In divorce cases that involve children, parents must attend a mandatory education program to help parents manage issues of divorce and custody. It encourages communication techniques, co-parenting and transparency for children of the divorce. The program also provides support and resources to parents in need of guidance. Of course, there are exceptions to cases involving domestic violence or abuse.

At some point, the court will set a case management conference, which is mandatory for each party, and their lawyer if applicable. The judge will set a ‘discovery’ time period, and also order miscellaneous items such as custody evaluations or psychological exams, as required. The discovery period is when parties will exchange documents and interrogatories to gather appropriate evidence during litigation.

After discovery has ended, the next step in the NJ divorce process is often an early settlement panel. Litigation is expensive. Family courts in New Jersey encourage parties to attempt to mediate and resolve their issues outside of court whenever possible to defray the financial and temporal costs of divorce litigation. The panel has several experienced family law attorneys who hear the parties’ case on a volunteer basis. Their purview is limited to the financial issues – they will not resolve custody or visitation disputes. After hearing the evidence and the arguments, the panel will issue a nonbinding recommendation, which can be presented to the judge at trial, should the parties be unable to resolve their issues before then.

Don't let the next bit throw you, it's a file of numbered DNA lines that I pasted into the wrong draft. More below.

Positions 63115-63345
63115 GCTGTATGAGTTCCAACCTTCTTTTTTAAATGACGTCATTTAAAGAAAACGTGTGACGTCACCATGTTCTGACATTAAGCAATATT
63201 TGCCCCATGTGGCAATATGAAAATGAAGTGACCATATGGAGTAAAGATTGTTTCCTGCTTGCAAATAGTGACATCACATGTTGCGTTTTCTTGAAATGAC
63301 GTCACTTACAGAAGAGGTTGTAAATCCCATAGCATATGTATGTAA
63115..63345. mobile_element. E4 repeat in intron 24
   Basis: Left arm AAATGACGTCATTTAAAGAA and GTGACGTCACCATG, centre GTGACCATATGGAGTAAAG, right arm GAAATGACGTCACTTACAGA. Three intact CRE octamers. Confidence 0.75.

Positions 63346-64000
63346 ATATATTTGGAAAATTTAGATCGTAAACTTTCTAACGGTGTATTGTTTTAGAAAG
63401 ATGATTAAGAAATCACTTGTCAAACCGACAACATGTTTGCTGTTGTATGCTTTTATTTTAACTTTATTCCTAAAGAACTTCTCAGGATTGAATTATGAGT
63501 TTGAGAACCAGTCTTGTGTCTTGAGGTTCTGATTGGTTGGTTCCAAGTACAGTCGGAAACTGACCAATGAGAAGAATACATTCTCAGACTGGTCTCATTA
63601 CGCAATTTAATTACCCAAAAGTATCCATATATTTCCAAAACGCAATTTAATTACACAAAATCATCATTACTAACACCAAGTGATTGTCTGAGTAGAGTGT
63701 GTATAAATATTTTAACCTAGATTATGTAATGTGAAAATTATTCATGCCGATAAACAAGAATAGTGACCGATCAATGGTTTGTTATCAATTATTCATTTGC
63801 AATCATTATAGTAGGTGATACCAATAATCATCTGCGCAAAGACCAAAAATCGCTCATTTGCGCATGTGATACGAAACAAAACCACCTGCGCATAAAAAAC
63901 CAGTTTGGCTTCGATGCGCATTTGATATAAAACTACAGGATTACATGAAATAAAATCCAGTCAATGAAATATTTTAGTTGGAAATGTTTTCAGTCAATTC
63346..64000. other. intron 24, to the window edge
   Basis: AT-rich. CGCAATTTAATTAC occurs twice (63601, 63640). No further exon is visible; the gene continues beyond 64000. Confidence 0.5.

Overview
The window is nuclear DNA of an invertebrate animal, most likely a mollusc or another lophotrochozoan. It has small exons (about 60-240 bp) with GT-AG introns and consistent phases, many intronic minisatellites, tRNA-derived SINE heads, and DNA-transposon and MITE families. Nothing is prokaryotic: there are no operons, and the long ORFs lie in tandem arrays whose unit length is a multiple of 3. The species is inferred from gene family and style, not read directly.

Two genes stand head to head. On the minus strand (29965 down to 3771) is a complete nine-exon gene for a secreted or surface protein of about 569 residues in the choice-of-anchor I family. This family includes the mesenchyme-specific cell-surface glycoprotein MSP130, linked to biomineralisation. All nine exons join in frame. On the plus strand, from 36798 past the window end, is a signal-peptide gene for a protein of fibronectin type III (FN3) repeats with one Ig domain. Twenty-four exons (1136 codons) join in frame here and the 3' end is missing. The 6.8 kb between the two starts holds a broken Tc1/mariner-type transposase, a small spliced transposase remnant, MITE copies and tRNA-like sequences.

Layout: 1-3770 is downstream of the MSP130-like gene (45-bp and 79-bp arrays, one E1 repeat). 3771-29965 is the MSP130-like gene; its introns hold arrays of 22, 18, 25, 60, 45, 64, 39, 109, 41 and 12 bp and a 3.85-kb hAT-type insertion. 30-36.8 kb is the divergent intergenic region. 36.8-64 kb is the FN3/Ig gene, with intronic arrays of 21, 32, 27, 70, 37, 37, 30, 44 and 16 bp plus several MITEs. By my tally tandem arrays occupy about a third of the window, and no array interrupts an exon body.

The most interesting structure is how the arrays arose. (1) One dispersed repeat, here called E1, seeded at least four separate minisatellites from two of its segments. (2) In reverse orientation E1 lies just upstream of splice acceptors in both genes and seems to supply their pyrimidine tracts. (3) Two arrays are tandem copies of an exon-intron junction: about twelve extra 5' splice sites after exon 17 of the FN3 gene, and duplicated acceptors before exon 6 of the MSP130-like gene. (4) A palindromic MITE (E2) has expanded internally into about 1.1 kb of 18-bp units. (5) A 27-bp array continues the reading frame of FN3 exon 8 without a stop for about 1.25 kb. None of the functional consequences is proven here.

Before trial, if the parties are still at an impasse, the Court will order the parties to attend economic mediation. The parties will agree on someone from a court-approved list of mediators who will meet with the clients for two hours without charge. After that, the mediator is allowed to charge their standard hourly fee to the parties.

Finally, if the parties are still unable to resolve their differences, there will likely be a mandatory settlement conference with an actual judge before trial. This setting is aimed at resolving all the issues between the parties; however, it also is useful in narrowing down the disputed topics for the judge to decide at trial. For example, if the parties agree on everything in the division of assets except the real property and retirement issues, the judge can agree to hear a trial on these limited issues alone. Additionally, at any point in the NJ divorce process, the court can approve a Final Settlement Agreement between the parties – even on the day of trial.

Once the complaint is filed, the courts of New Jersey have declared that, with few exceptions, no divorce should take longer than 12 months from the date of the complaint. When parties agree to a no-fault divorce and are willing to negotiate and work together to resolve the case, divorces can be finalized sometimes as quickly as two months.

Hiring a competent and experienced attorney can also ensure that the divorce process moves quickly. If you have questions about the NJ divorce process, contact the law firm of Peter Van Aulen for a free consultation today, at 201-845-7400.